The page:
Tulips, Water, Ash by Lisa Gluskin Stonestreet

Reviewed by Emma Bolden
Tulips, Water, Ash
By Lisa Gluskin Stonestreet
Perfect Bound, 88 pages
ISBN: 978-1555537081

Link to purchase

Tulips, Water, Ash, Lisa Gluskin Stonestreet’s first collection and the winner of the 2009 Morse Poetry Prize, achieves the rare and difficult feat of arcing through the dull rituals of everyday life to the most profound questions about being, finding meaning in both realms. In these carefully wrought, clean poems, Stonestreet examines and illuminates both the objects of daily existence – “the mailbox, the toaster, the dentist office” – and the deepest questions a human being can posit about their existence – why am I here, and what is my place in the universe? The poem which starts the collection, “De Profundis,” beautifully sets Stonestreet’s agenda by questioning the worth and meaning of daily life – “the middle, the soft / chewy center of here” — and calling for some experience of elsewhere, of more, of God in the midst of minutiae: “Oh, lord. Remember // us, here: the soft warm milky middle, / its erasing breath, its easy arms.”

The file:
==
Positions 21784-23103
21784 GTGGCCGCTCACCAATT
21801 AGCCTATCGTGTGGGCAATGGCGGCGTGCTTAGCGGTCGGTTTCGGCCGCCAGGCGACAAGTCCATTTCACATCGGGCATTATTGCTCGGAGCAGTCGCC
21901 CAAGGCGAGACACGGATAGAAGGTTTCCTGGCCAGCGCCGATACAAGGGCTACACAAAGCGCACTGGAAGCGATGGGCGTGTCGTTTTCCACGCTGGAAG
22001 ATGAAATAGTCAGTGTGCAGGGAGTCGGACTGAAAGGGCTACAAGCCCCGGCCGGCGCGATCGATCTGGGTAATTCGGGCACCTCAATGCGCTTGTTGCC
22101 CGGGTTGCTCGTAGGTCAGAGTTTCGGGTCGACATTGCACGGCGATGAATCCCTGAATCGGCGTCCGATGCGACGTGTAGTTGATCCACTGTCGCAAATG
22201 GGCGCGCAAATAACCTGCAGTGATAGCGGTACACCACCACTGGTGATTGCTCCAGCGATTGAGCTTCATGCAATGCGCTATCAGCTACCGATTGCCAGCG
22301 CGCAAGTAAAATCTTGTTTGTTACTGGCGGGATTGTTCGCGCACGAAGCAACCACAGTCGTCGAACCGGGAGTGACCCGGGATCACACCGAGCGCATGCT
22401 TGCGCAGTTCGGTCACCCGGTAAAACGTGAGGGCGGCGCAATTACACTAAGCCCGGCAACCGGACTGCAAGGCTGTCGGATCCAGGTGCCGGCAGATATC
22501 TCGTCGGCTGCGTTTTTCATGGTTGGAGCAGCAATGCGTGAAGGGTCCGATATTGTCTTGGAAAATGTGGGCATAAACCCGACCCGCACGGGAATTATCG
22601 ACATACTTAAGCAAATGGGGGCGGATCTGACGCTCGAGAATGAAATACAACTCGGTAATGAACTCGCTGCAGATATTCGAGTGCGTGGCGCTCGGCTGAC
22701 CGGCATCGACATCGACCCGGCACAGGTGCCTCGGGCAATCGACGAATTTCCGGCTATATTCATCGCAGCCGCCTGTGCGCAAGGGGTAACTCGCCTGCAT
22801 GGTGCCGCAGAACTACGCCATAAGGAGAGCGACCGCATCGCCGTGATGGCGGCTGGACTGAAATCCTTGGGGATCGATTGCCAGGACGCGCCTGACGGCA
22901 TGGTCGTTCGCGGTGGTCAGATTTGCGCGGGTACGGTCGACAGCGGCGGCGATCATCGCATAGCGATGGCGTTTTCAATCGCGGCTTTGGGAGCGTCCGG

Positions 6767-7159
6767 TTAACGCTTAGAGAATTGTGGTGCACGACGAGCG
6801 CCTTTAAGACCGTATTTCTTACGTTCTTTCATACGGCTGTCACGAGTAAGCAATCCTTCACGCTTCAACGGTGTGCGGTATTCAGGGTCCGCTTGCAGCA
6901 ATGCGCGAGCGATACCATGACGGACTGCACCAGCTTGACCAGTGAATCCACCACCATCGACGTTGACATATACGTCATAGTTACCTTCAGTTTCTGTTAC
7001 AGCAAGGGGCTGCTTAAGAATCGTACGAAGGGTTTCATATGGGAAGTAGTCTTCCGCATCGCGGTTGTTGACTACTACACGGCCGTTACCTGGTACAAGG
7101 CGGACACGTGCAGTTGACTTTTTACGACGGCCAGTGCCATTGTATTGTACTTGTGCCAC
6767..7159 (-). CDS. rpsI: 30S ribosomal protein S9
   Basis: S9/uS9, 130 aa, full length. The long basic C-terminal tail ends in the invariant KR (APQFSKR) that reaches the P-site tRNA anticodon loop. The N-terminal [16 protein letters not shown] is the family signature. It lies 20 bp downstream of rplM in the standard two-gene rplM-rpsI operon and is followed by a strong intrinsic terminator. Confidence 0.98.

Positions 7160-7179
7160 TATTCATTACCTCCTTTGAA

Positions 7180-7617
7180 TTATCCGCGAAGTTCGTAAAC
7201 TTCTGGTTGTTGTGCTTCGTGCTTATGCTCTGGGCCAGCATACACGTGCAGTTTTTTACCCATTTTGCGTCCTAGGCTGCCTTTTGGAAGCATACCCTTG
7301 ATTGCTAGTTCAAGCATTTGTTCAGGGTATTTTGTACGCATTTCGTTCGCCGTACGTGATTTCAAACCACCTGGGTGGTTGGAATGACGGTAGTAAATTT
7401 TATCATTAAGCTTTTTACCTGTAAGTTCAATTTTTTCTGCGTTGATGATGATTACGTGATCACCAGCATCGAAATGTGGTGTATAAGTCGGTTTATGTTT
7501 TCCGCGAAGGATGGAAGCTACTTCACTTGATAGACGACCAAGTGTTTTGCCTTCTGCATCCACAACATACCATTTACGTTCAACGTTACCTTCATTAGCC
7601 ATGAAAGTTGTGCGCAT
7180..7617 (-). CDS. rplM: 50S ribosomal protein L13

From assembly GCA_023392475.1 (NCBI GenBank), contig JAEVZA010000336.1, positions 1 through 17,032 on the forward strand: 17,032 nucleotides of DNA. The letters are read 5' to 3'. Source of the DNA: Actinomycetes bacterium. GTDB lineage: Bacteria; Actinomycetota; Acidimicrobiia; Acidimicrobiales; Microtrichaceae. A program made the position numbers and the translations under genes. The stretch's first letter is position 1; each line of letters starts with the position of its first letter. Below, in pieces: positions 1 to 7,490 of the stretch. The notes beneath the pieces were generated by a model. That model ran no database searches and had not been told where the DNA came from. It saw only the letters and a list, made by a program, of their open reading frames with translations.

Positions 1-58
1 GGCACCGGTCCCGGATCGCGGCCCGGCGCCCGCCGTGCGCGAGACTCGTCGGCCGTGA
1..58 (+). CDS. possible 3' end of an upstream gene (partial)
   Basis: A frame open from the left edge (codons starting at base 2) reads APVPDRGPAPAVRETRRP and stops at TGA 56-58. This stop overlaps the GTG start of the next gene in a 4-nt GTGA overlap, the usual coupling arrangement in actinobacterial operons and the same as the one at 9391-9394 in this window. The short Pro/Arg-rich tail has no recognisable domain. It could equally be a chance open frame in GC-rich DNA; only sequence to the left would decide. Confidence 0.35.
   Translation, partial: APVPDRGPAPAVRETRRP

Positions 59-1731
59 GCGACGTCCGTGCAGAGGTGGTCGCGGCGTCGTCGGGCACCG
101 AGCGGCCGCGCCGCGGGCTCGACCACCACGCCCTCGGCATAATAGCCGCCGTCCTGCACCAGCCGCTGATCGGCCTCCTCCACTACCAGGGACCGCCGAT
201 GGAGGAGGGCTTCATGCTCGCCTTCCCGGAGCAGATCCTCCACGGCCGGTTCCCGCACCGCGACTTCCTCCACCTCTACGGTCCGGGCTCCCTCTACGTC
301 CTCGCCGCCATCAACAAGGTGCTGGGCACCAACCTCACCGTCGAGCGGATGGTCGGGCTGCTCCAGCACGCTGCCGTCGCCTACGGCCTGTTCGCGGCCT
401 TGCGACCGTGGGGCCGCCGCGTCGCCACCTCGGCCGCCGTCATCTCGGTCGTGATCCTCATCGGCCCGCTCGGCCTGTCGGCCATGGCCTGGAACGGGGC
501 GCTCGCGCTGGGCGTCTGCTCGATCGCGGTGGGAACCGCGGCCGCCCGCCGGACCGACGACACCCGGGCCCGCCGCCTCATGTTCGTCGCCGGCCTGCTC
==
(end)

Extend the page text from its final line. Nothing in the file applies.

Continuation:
The poems in part one present a difficult problem: how we, as human beings, long for transcendence, but are nonetheless mired in the minutiae of our lives. In “View from the Headlands,” Stonestreet provides a view of life as cluttered by necessarily rote. Human beings are, essentially, trapped; the possibility of transcendence has been ruined by the stale steps one must take every day for survival: “The longer I know it, my husband says, this place, / the worse I know it is—the ruined, // the once.” The poem ends, however, on a note of hope: Stonestreet sees that “[t]he moon hung, or was tethered, low in its cradle,” thereby questioning whether this is an actual trap or merely a trick of perception. 
Stonestreet picks up this theme again in “Jars,” in which she presents the possibility that even in — or by — our daily lives, we can be transformed, but that we are resistant to this: “What did I think / would happen? We were transformed, / and obstinate.” In “Potential,” Stonestreet relates this to the difficulty of escaping routine, or, rather, perceiving the routine in another way: “No getting away from the world, at least for now: even on the good days / it’s wash and backwash […] Each discarded bottle an egg dream, a push to the next / and next.” Even the smallest and most seemingly useless object, then, contains within it the potential for transformation, like an egg contains its yolk; however, we merely discard and push things away.